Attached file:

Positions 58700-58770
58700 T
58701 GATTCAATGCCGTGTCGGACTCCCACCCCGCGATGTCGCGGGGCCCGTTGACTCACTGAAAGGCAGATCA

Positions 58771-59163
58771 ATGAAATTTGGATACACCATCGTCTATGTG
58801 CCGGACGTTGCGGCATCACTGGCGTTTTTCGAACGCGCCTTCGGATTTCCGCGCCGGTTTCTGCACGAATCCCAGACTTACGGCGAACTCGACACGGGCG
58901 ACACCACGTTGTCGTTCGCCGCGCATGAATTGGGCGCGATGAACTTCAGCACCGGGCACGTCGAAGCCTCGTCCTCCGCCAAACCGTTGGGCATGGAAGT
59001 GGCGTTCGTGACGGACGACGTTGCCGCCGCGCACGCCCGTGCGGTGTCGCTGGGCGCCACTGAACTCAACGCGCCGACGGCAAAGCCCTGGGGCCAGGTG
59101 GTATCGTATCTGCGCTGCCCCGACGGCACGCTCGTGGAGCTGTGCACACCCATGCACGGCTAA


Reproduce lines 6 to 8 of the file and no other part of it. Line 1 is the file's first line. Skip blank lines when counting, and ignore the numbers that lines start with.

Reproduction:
58801 CCGGACGTTGCGGCATCACTGGCGTTTTTCGAACGCGCCTTCGGATTTCCGCGCCGGTTTCTGCACGAATCCCAGACTTACGGCGAACTCGACACGGGCG
58901 ACACCACGTTGTCGTTCGCCGCGCATGAATTGGGCGCGATGAACTTCAGCACCGGGCACGTCGAAGCCTCGTCCTCCGCCAAACCGTTGGGCATGGAAGT
59001 GGCGTTCGTGACGGACGACGTTGCCGCCGCGCACGCCCGTGCGGTGTCGCTGGGCGCCACTGAACTCAACGCGCCGACGGCAAAGCCCTGGGGCCAGGTG